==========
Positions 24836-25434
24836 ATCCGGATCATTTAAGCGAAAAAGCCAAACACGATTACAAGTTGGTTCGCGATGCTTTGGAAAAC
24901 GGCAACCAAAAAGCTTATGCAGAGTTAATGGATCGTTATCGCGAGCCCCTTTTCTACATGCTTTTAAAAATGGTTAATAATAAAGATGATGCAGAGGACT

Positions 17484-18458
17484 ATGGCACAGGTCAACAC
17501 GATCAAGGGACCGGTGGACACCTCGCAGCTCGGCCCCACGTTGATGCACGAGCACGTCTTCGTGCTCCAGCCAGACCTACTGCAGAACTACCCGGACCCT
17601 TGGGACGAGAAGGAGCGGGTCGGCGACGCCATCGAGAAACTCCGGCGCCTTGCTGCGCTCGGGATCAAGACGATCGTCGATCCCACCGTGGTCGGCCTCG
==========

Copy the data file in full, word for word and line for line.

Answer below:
Positions 24836-25434
24836 ATCCGGATCATTTAAGCGAAAAAGCCAAACACGATTACAAGTTGGTTCGCGATGCTTTGGAAAAC
24901 GGCAACCAAAAAGCTTATGCAGAGTTAATGGATCGTTATCGCGAGCCCCTTTTCTACATGCTTTTAAAAATGGTTAATAATAAAGATGATGCAGAGGACT

Positions 17484-18458
17484 ATGGCACAGGTCAACAC
17501 GATCAAGGGACCGGTGGACACCTCGCAGCTCGGCCCCACGTTGATGCACGAGCACGTCTTCGTGCTCCAGCCAGACCTACTGCAGAACTACCCGGACCCT
17601 TGGGACGAGAAGGAGCGGGTCGGCGACGCCATCGAGAAACTCCGGCGCCTTGCTGCGCTCGGGATCAAGACGATCGTCGATCCCACCGTGGTCGGCCTCG